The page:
Learn Exactly How Wind Power Works For Your Home Alternative Energy

One of the greatest types of renewable energy – it is Eco-friendly, clean, and never-ending! In a way, wind energy is the result of solar energy – our planet’s wind starts because of the sun heating our planet’s surface unevenly, causing wind the rise and fall at various rates all over the world, and the air begins to move about based on physical law, creating what we experience as wind. Wind turbines stand in the wind and this causes them to turn, to spin, and to generate energy. And with your own wind generator you can take advantage of this free energy to generate your own electrical energy rather than paying the energy company to get it done for you — and their energy is usually produced from non-renewable, non-environmentally friendly sources.

But before you start to use a wind generator, you might want to know precisely how wind energy works. The most straightforward way is to imagine a fan going backwards in time: instead of electricity interacting with magnets to turn the fan blades and hence generate wind, the wind turns the fan blades and this interacts with magnets to create electricity. Put simply:

* wind blows on the blades of the fan
* the fan blades are angled and hence begin to turn
* the axle holding the blades spins
* the generator at the other end of the axle generates electricity

There is usually a gearing mechanism to amplify the motion, thereby producing even more electricity. There is also usually an automatic stopping mechanism to avoid possible harm to the entire assembly if the wind speeds gets too high. Domestic wind turbines usually come in two varieties: (1) Turbines with a vertical axis (2) Turbines with a horizontal axis It is the second form that is usually favored now, and upon which the US Department of Energy is focusing most of its research recently. These usually have two or three blades (those with two blades usually faces away from the wind, and those with three blades usually face into the wind).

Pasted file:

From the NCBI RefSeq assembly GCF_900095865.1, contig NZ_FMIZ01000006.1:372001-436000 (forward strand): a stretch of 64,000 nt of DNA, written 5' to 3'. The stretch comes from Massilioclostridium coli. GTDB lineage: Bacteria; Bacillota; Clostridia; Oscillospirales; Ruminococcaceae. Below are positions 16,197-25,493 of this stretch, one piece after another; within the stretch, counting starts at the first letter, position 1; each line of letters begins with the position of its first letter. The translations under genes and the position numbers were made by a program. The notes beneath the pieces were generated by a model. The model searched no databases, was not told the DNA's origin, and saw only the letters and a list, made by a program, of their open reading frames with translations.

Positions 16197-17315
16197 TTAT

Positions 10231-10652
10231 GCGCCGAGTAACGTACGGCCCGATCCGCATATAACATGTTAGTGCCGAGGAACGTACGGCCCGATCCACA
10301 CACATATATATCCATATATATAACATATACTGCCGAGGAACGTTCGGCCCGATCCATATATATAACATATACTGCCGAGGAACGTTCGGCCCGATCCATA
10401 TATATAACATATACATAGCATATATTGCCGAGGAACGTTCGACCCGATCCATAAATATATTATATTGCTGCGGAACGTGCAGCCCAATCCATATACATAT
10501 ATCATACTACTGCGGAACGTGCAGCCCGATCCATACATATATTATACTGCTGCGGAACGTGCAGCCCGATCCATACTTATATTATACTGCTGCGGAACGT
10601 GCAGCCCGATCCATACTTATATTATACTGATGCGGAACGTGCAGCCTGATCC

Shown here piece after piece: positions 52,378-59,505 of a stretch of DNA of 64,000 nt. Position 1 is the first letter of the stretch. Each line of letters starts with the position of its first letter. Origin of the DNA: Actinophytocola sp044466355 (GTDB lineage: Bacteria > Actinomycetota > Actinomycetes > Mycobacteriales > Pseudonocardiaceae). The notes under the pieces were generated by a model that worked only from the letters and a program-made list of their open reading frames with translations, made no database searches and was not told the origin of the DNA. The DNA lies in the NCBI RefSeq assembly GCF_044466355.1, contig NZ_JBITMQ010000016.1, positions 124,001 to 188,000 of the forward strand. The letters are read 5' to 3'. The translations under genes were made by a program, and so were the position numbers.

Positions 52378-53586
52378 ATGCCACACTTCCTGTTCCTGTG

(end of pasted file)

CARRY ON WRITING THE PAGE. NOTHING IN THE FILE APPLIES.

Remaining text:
You might have observed huge three-bladed wind turbines around the countryside, clustered together in what are known as wind farms, and they can produce a lot of electricity — the larger the blades, the more electricity, in general. Domestic wind turbines are much smaller, and can create typically 50 kilowatts for home use.

In remote rural locations wind turbines can also be used to pump water out of the ground, and such places will often create electricity utilizing a combination of solar panel systems and wind turbines. They make use of batteries to collect excess electricity they have generated, and in some cases they can even sell additional excess electricity back to the energy company!

However in an urban setting a wind turbine will be used as a supply of energy to supplement the normal grid supply of electricity from the power company. The reason for this is that there is usually the opportunity that there is not enough wind energy to generate electricity — if the wind is much below 8 miles per hour then most wind turbines will not generate energy, and the grid will supply the electricity requirements. As the wind speed increases and the wind generator generates more electricity, the total amount taken from the grid gradually decreases.

A general rule of thumb is that the average wind speed must be about 11 miles per hour; if it is lower than that the tower supporting the generator will have to be higher to trap the higher-speed winds at higher altitudes — but there are diminishing returns there and if your wind speed is often too low then it may not be worth setting up wind turbines.

Taking into consideration not only the cost savings from not using grid electricity, plus the occasional opportunity to sell energy back to the energy company, wind turbines can help to eliminate a home’s power expenses simply by an amount in the region of 50% to 90%, although there are lots of factors affecting this. If your home uses 10,000 kWh (kilowatt-hours) of electricity each year, a small generator of rating between five and fifteen kilowatts should be sufficient to your requirements. There will obviously be initial expenses associated with setting up a wind generator, but these will quickly be recouped — and you will save more money by building one yourself – instruction manuals and videos are available for a low price over the internet.

Now that you’ve got some idea of how wind energy works, you need to think seriously about setting up a wind generator for your home – not only will you be saving money, you will also be saving the earth – and all because of a little breeze!